Kate Garraway says Derek is an 'extreme example' of long Covid
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Long Covid is not fully understood by scientists, though the term is generally used to describe symptoms that continue for more than 12 weeks beyond infection, and cannot be explained by any other cause. Symptoms are often similar to those experienced by people who test positive for the virus, though some new physical effects can also occur. These are the key long Covid symptoms you should know, and how to tell if you could be experiencing it yourself.
What is long Covid?
Most people who catch coronavirus will recover from their symptoms and experience no further signs of COVID-19 in their body.
While this is the case for the majority of people, long term problems are not uncommon – even in people who weren’t unwell with the virus at the time of infection.
Long Covid cannot be characterised by one singular description, but there are a few key symptoms which have dominated known cases of this condition.
According to the latest data from the Office for National Statistics (ONS), an estimated 2.7 percent of the UK population is reported to have experienced long Covid (as of March 5, 2022), with more than half of these cases reported at least one year after the first suspected infection.
What are the symptoms of long Covid?
A 2021 research study led by Imperial College London identified two main categories of ongoing symptoms linked to the condition.
Of the 500,000 people who took part, the study found that a smaller group of people presented respiratory symptoms, such as a cough or breathlessness, and were more likely to have had severe COVID-19 illness while infected.
A larger group presented a cluster of more general symptoms, particularly tiredness and fatigue.
Further research by the Zoe Covid symptoms app also identified these two main groups of long term symptoms, though key organs – such as the heart, brain, and gut – were noticeably affected in the “generic” group.
Fatigue and headaches were more common in the “respiratory” group.
Based on the cases reported by the ONS up to March 5, the most common symptoms of long Covid were:
- Fatigue (51 percent)
- Shortness of breath (34 percent)
- Loss of smell (28 percent)
- Muscle ache (24 percent)
The NHS also recognises an extensive list of other possible symptoms of long Covid.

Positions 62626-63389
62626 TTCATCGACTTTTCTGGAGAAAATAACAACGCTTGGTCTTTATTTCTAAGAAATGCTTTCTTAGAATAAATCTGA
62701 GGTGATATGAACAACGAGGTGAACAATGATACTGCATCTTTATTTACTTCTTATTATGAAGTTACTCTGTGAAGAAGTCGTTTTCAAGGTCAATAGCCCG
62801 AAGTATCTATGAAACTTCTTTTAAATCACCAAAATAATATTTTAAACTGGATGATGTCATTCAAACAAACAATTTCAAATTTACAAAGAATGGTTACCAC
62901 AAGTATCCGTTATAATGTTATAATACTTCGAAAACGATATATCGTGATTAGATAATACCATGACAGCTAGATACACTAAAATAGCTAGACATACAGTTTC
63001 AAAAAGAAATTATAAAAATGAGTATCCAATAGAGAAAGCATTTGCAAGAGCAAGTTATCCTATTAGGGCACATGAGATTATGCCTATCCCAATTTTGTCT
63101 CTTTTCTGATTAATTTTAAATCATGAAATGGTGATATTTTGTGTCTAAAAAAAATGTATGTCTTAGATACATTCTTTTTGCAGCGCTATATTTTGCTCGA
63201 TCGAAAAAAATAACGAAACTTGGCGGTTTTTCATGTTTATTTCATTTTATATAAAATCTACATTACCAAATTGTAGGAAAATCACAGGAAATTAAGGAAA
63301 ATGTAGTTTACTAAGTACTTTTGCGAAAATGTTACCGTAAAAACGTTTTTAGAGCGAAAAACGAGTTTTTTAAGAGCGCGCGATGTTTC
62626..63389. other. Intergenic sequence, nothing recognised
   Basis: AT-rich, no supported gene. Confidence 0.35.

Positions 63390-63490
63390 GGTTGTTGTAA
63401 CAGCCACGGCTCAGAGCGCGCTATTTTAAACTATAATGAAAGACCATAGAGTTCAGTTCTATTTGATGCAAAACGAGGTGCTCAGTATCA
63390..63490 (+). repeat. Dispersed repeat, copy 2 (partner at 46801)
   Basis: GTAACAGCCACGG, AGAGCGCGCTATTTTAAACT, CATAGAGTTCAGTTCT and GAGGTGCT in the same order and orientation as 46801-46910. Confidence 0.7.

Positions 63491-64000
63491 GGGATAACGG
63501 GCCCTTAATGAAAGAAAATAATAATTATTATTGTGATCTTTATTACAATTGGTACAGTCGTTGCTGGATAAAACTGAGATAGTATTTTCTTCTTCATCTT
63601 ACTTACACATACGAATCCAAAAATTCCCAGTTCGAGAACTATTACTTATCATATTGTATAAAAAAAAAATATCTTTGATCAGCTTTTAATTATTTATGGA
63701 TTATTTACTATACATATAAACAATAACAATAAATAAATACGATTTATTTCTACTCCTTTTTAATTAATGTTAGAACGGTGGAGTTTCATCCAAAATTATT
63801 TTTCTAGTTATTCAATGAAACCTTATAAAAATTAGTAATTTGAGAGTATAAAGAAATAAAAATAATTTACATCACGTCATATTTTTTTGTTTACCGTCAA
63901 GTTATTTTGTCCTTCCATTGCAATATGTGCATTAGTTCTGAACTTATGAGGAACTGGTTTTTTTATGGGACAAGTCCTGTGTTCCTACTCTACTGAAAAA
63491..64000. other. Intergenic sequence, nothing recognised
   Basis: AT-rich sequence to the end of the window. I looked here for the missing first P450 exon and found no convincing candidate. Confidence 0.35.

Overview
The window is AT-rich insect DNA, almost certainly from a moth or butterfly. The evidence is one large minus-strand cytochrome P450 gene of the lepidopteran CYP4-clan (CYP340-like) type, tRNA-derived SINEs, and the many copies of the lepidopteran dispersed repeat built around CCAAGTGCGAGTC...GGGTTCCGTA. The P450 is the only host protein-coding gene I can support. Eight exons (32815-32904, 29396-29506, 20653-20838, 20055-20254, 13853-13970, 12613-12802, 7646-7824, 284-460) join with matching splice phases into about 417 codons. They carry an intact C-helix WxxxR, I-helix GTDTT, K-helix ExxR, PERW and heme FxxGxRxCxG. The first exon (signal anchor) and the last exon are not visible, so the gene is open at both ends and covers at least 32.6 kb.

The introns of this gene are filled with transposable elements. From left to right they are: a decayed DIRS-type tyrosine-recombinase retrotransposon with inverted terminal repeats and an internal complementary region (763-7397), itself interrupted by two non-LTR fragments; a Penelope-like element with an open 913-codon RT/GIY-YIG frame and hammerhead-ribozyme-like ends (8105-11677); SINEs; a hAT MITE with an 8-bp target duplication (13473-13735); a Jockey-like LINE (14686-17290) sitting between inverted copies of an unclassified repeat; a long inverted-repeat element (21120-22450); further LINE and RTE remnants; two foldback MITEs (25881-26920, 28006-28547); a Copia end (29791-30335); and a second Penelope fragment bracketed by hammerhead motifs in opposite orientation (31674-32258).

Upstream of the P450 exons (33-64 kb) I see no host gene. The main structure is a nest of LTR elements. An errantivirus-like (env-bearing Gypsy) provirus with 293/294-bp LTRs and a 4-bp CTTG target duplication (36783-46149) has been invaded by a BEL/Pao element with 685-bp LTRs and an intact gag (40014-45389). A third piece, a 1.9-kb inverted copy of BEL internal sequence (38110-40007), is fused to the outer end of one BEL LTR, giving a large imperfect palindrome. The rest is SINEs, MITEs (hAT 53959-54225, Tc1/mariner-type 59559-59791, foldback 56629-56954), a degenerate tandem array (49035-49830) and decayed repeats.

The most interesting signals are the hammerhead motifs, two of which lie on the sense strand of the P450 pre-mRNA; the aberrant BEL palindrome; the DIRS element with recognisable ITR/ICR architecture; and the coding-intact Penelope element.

- Extreme tiredness (fatigue)
- Shortness of breath
- Chest pain or tightness
- Problems with memory and concentration (“brain fog”)
- Difficulty sleeping (insomnia)
- Heart palpitations
- Pins and needles
- Joint pain
- Depression and anxiety
- Tinnitus, earaches
- Feeling sick, diarrhoea, stomach aches, loss of appetite
- A high temperature, cough, headaches, sore throat, changes to sense of smell or taste
While these are all common signs of long Covid, it is crucial to remember that these symptoms could have other causes too – and to consider the timing of them in relation to a confirmed or suspected coronavirus infection.
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How to know if you have long Covid
There is currently no standard test to confirm cases of long Covid, though data has been able to identify which groups are most at risk of experiencing long term symptoms.
According to the ONS, self-reported cases and symptom tracking has found that long Covid is most common in:
- 35 to 49 year olds
- People with underlying conditions which limit their activities
- Health, social care and education workers
- Those living in economically deprived areas
Lateral flow and PCR tests are unable to clarify the cause of these common symptoms, mainly because they occur beyond the detectable or infectious stage of having the virus.
According to NHS advice, you should contact a GP if you’re worried about symptoms four weeks or more after having COVID-19, where you will be able to rule out other possible causes.
In most cases, people who are suspected of having long Covid are checked for other issues with similar symptoms, such as:
- Thyroid function
- Iron deficiency
While a simple blood test could become available in the future, the current method of diagnosis is a simple process of elimination.
For those who do present the obvious signs of long Covid, there are more than 90 assessment centres open across England which have been set up to help people manage their symptoms.
According to the BBC, similar clinics have opened in Northern Ireland, while in Scotland and Wales patients are referred to different services, depending on their specific symptoms.
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